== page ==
With ABC-Mart Grand Stage, a sneaker and athletic apparel chain in Japan, Taiwan and Korea, CallisonRTKL transformed the setting by creating a “center stage” for showcasing brands, lifestyle inspiration and innovative products; feature walls lining the perimeter for brands, and a “backstage” with a click-and-collect area, digital lockers to pick up items purchased online and a “Kick Pics” booth featuring a mirrored ceiling and localized graphics for trying on footwear and sharing photos of styles on social media.
For Ponce Bank in New York, CallisonRTKL created a mockup or “lab” space next to the Harlem branch for testing and iterating the interior design, service features and digital systems, and for allowing changes to be made quickly based on customer feedback. After the mockup went live, it became apparent that customers could be helped by any employee virtually anywhere in the bank, given the right tools, space and training. “We were able to redesign the interactions based on real-time reactions,” explained Farrell. “A cash transaction needs a certain amount of security but most other transactions need to be more one-on-one and personal.” Customers said they preferred if certain bank employees weren’t behind six inches of glass and wanted alternatives to lining up before meeting a bank associate. The Ponce lab eventually opened up as a fully functional bank and the format is being rolled out across the bank’s network.
Banks, said Farrell, are typically “sterile, fragmented, somewhat guarded and seen as detached institutions. You really don’t want a detached institution holding your money. You want something relatable with person-to-person interaction, so it’s not just about completing a transaction. It’s where I’m getting advice.”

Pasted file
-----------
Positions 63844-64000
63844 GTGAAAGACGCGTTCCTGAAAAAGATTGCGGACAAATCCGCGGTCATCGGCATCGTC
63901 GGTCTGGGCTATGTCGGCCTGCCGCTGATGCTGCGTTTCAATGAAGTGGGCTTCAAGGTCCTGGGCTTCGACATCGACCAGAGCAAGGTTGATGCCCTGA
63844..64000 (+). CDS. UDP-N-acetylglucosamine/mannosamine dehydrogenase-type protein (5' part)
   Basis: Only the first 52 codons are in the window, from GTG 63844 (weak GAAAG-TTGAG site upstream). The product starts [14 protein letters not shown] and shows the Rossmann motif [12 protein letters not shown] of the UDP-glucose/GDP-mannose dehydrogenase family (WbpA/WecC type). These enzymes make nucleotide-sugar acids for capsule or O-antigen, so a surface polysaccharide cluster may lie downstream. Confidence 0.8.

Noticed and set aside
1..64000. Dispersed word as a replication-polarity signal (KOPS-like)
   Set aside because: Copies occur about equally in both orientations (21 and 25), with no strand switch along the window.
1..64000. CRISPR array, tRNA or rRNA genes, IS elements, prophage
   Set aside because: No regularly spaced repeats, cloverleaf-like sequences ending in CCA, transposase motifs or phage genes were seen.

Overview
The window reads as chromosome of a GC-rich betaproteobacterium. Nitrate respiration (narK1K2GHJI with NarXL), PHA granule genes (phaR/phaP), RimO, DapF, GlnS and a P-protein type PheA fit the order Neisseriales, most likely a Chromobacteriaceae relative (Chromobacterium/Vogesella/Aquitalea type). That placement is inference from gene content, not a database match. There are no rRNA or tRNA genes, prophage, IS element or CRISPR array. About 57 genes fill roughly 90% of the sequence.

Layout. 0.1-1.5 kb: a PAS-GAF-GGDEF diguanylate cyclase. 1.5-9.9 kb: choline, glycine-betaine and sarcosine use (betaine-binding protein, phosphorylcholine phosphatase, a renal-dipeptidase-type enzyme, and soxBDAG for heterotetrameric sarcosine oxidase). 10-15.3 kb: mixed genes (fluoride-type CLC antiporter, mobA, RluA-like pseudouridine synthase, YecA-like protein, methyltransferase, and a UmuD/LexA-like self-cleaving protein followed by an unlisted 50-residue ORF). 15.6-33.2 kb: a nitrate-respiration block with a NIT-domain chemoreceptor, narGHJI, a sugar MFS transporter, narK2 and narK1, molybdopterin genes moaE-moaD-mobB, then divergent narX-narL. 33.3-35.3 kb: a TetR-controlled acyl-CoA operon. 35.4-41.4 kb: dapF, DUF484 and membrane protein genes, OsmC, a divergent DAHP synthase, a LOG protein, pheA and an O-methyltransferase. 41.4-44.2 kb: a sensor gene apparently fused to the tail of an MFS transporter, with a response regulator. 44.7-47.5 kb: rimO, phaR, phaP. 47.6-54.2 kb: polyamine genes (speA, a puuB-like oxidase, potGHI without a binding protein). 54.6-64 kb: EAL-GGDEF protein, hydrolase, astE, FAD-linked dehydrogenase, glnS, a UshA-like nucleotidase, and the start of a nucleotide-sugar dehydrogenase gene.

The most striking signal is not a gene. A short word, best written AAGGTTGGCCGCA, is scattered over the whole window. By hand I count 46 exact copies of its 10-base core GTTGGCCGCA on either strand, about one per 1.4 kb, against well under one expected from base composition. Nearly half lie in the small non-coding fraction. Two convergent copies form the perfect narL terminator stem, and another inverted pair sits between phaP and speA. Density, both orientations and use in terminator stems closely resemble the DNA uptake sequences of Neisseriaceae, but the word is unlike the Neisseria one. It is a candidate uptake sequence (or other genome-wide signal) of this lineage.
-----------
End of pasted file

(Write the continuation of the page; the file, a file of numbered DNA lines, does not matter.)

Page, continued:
CallisonRTKL, formed in 2015 through the merger of Arcadis subsidiaries RTKL Associates and Callison, also lists Neiman Marcus, Nike, Nordstrom, Burberry, Cartier, Louis Vuitton and Cotopaxi among its clients. The company has 20 offices around the world involved in large-scale, mixed-use developments; health-care projects; multifamily residences; hospitality, commercial and government offices; shopping and entertainment districts; department and specialty stores, and civic and cultural projects.
Before “putting pen to paper,” there are months of research, data analysis, focus groups and interviews with customers and clients, to determine the “value graphics” instead of just the demographics, Farrell said.
“For us, it’s about taking on challenging opportunities that really affect people. We want to create spaces that when you come out of them, you’re happier. You feel better. You want to go back…We focus on our clients’ clients. If I can make your day better when you go to work because we have designed an office space that lets in more light, helps you connect with nature more, allows you to relax, then we are doing our job.”